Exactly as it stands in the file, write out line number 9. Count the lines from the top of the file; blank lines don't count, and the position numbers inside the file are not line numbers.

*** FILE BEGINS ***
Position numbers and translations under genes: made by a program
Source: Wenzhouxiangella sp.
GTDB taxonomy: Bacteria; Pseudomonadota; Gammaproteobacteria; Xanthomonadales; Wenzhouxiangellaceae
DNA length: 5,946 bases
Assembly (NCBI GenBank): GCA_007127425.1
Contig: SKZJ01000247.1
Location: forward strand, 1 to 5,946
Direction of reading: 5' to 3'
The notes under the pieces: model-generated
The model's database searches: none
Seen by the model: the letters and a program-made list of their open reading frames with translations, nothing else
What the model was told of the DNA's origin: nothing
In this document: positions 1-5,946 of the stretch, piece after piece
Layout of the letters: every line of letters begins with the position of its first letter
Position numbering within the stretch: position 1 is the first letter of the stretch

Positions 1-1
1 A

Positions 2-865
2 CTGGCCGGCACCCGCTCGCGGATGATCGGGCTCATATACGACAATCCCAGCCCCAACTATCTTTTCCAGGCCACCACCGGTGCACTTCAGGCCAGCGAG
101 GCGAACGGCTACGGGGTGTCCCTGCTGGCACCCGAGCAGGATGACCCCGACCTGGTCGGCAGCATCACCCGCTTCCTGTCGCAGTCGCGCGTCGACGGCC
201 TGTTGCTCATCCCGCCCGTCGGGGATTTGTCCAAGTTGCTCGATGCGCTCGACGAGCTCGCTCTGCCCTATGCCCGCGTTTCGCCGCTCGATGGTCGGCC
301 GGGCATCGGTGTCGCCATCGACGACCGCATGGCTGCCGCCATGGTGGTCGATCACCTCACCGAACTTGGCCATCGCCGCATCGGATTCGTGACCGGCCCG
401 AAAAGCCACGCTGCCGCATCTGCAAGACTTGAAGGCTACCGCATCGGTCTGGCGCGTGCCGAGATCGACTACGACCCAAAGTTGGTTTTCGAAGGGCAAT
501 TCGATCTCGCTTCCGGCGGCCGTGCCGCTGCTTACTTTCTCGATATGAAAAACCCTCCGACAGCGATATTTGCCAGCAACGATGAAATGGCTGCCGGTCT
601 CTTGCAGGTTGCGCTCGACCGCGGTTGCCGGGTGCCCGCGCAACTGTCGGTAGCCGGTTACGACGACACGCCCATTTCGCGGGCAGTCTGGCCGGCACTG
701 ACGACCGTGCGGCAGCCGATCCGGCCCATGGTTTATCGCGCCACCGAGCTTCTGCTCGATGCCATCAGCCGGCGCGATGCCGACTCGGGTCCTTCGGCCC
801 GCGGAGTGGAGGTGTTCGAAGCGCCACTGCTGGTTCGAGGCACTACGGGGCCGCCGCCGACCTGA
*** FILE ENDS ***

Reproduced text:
The notes under the pieces: model-generated